for example: I'm just afraid this will all fall through and I'll have to be his safety net

What is a committed relationship if not a safety net of sorts? Emotional, social, financial - your partner is who you lean on when things go bad. Of course there can be (and should be) boundaries to that, and those boundaries are different for everyone. But to categorically deny all economic assistance to your partner now and forever (who, might I point out, is moving countries to follow you) seems a little harsh.

All relationships involve risk. If the risk level of moving together is too high for you, maybe you should head to grad school alone and see how things work long-distance for awhile. Nine months isn't really all that long, especially to go from zero to engaged. A little space might help you clarify your feelings.
posted by hms71 at 2:43 PM on December 17, 2011 [4 favorites]


I don't see anything in your description which would indicate he is using you. There's never any way to be certain, but everything you've listed is favorable. You might consider, however, that if you were to turn things around and look at the situation from his perspective, he might have questions about whether you are using him. Please note - I'm absolutely not accusing you of deliberately trying to take advantage of him. I do think that you may be going so far in an attempt not to be taken advantage of, that the effect might be to stack things in your favor at his expense. Marriage is supposed to be an equal partnership - not a zero-sum game.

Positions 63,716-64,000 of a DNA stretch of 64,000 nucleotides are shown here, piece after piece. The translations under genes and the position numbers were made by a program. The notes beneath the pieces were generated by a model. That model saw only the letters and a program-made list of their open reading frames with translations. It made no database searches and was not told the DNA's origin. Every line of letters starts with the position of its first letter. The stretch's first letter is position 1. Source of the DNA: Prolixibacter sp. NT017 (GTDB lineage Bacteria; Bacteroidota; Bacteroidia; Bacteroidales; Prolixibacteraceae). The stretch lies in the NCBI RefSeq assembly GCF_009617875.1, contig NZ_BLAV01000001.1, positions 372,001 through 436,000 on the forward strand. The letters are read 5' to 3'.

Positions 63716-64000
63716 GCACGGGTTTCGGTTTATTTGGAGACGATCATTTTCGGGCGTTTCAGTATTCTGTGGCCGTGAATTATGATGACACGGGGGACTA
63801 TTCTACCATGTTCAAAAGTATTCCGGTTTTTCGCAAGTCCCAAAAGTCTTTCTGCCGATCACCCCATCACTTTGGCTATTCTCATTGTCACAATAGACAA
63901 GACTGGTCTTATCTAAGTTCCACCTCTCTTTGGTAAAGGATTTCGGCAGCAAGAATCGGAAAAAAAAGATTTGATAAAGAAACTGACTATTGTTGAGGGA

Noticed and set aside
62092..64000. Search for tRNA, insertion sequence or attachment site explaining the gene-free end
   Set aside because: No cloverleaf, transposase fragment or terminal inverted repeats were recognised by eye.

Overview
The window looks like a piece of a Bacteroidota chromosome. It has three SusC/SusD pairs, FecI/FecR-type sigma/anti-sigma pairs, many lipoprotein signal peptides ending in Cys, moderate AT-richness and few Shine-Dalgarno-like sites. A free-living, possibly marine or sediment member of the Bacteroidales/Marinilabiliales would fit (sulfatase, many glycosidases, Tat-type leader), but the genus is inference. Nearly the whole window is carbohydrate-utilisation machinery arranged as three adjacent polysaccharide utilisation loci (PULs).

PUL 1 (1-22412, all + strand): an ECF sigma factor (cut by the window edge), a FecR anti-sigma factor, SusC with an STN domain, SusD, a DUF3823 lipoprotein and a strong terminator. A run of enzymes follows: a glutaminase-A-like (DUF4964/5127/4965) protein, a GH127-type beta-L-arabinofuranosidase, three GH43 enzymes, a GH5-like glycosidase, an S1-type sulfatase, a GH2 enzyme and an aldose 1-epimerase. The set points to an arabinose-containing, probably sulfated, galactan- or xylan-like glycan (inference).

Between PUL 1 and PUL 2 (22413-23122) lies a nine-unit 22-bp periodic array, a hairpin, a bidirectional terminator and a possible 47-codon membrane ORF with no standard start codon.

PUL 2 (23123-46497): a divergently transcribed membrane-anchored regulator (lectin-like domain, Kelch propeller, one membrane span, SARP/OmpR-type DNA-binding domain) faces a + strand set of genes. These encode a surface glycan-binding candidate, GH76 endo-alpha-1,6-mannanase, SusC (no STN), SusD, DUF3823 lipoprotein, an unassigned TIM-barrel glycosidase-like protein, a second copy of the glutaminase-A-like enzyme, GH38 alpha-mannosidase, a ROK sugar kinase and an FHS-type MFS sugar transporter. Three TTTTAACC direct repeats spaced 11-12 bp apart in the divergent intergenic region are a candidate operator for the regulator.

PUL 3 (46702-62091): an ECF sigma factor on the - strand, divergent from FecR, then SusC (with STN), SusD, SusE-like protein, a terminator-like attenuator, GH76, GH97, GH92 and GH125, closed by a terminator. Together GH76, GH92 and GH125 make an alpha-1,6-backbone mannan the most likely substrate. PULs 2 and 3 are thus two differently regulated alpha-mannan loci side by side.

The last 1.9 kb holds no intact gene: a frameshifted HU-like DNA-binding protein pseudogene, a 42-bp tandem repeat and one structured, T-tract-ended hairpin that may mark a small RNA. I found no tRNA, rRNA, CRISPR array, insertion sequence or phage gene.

You've listed a lot of good things that he's bringing to the relationship, but you haven't mentioned anything in particular that you are bringing to the relationship. I wonder if there's a self-esteem issue at the heart of this. Is it possible that you don't believe you have anything special to offer him except your citizenship status and so you fixate on the idea that he must be using you for that end?

I don't know if you are ready for a committed long-term relationship with this man or anyone else at this point. It's reasonable to take your time in the early stages of a relationship so that you can get to know them well and realistically assess whether you are likely to make each other happy and healthy in the long run. When the time comes that you decide to go for the long-term, however, you need to be ready to take a chance and commit to giving everything you can to each other. There is always the possibility that everything will go horribly wrong. There's no reward without risk. What doesn't work is insisting up front that you must always get more out of the relationship than your partner.
posted by tdismukes at 3:26 PM on December 17, 2011 [1 favorite]


We don't know the details, and asker is anonymous, so it's hard to judge (or should be) if anon is behaving badly.